Changing Tides: The Rise of Brands at Cannes

By SummitSync Archives
Cover image for  article: Changing Tides: The Rise of Brands at Cannes

Next week, over 16,000 people will instinctively make their annual pilgrimage to the beaches of Cannes, France.  But what does the new Cannes look like?  What has changed?  Why do we continue to go?

Past Issues and the Future of Cannes

Notably, there have been some significant concerns with the way the award show has been judged and its penchant for excess.  As Santosh Padhi, Co-founder and Chief Creative Officer of Taproot Dentsu said about Cannes in November, 2017, "If you dig deep you'll see many problems. They have tried and solved a few."

After those decidedly major issues with judges, the point system, the quality of speakers and cost, some attendees of Cannes have rethought whether their time (and money) is worth it at all.  Event organizers have scaled down in an attempt to deal with harsh criticism, and this year, according to AdAge, "Cannes is going on a diet, trimming the event's length, cutting back prices and streamlining awards."

Cannes is still dealing with the repercussions of last year when many agencies pulled out and others were left with a bad taste in their mouths having to register to gain access to public spaces.  Even so, as agencies were deciding whether or not Cannes was worth it, we nonetheless saw a 22% increase in work submitted by in-house marketing teams over last year.

The Rise of Brands at Cannes

As the rise of the in-house marketing and major tech companies continues, we're deeming Cannes 2018 the "Cannes of Brands."  What does the power shift from agencies to brands mean for Cannes -- and, of more importance, what does this power shift mean for advertising as a whole?  We sat down with long-time Cannes attendees to discuss what they're expecting during this year's journey to the marketing holy land.

"More Meetings, Less Parties" -- A Seven-Year Cannes Veteran, CEO of AdTech Company

What would Cannes be without yacht parties and cascading waterfalls of rosé?  With many agencies and brands questioning the value of the party, there is a renewed focus on the meeting.  When interviewing a marketing executive from a top brand publication, she stated their No. 1 goal is to "generate at least two new $1MM+ deals upfront/large spend via meetings held with leadership there."  So while the kids are dancing the night away, the real players at Cannes will be holed up at one of the top spots near the Palais that aren't restricted.

"Sorry Cannes, We're Still Not Buying" -- A Six-Year Cannes Veteran, CMO of AdTech Company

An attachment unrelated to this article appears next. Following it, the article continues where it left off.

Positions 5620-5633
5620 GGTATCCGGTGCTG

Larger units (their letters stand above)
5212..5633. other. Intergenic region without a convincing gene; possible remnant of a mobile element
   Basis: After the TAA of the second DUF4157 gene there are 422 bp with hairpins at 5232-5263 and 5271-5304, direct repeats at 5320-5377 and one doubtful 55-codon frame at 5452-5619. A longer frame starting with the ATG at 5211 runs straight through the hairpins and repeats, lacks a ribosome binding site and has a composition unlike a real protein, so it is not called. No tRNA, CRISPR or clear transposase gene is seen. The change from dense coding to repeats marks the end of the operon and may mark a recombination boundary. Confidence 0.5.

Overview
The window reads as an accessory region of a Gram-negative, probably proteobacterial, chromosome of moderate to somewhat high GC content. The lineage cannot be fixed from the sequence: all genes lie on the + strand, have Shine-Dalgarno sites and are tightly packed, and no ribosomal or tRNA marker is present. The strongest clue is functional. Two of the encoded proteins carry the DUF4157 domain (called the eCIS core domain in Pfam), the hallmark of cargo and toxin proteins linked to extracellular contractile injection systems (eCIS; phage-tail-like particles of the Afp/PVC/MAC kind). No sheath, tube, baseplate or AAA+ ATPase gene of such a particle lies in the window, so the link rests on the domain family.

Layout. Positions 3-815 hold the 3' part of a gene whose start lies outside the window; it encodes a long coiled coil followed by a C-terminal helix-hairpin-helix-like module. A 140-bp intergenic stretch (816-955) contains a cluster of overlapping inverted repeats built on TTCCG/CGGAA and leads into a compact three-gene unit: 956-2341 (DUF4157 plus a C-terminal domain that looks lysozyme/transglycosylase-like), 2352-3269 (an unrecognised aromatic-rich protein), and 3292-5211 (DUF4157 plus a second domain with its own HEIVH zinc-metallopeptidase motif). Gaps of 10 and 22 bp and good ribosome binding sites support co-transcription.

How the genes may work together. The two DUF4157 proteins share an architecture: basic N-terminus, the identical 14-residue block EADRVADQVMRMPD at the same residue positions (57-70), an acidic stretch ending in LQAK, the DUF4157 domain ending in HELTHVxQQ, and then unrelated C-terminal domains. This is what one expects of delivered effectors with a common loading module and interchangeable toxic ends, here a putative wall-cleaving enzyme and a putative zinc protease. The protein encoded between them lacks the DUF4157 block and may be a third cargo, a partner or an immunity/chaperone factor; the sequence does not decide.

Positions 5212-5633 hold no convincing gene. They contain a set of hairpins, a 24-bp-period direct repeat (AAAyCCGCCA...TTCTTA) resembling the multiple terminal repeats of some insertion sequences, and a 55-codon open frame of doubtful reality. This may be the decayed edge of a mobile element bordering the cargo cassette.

Maybe the best-kept secret in the south of France is that a large group of attendees who go to Cannes don't actually purchase a ticket.  John, our CEO, jokes that he made the mistake of purchasing a ticket his first year but soon realized the real action took place outside the Palais.  Organizers aren't too pleased with this, of course, so last year they introduced a free networking pass that required people (whether you had a ticket or not) to register your email address to gain access to popular hangout destinations including lobby bars and beaches.

This year, Cannes has introduced their official Networking Pass that per the event registration description, "enables those who are attending with a commercial focus to meet and generate opportunities through access to exclusive meeting spaces the ability to connect with the delegate database via the festival app and dedicated networking events,"  albeit with a whopping €1995 + TVA price tag!

The majority of people we interviewed said they still aren't buying a pass, but one did opt for the new networking pass in fear they wouldn't be able to meet in the hot spots.  With the Complete Pass going for €3249 + TVA, there's huge savings in not buying tickets -- especially when a majority of people we talked to are sending 3-10 people.

"It's About Teaming Up with Tech…" -- A Four-Year Cannes Veteran, CMO of MarTech Company

While Facebook and Google have dominated the beaches of Cannes for years, maybe the biggest trend we've seen this year is advertising and marketing technology companies partnering up for bigger events.  We think this strategy will be a huge success as time and space is limited at Cannes, so being able to gather new potential clients between similar brands is a huge opportunity.  We're also continuing to see events-within-events taking over Cannes including Mobile Ventures Summit.

En Résumé (In Summary)

The new Cannes has cut the length and event prices and streamlined the awards, seemingly trying to improve upon complaints from previous years.  But at the end of the day is Cannes still worth it?  The Chief Marketing Officer of Screenvision Media still feels the event "nourishes the creative flame."

In asking the Cadent Chief Marketing Officer if the event has changed for better or worse since he began attending, his response was, "Over the past six-seven years, we've seen the techies show up and more data-driven topics added to the agenda which is a reflection of what's happened in the advertising industry as a whole.  For me, it's not a question of what was better or what was worse; it's more about, 'Is Cannes relevant to today's advertising community?'  I still believe the answer is yes.'"

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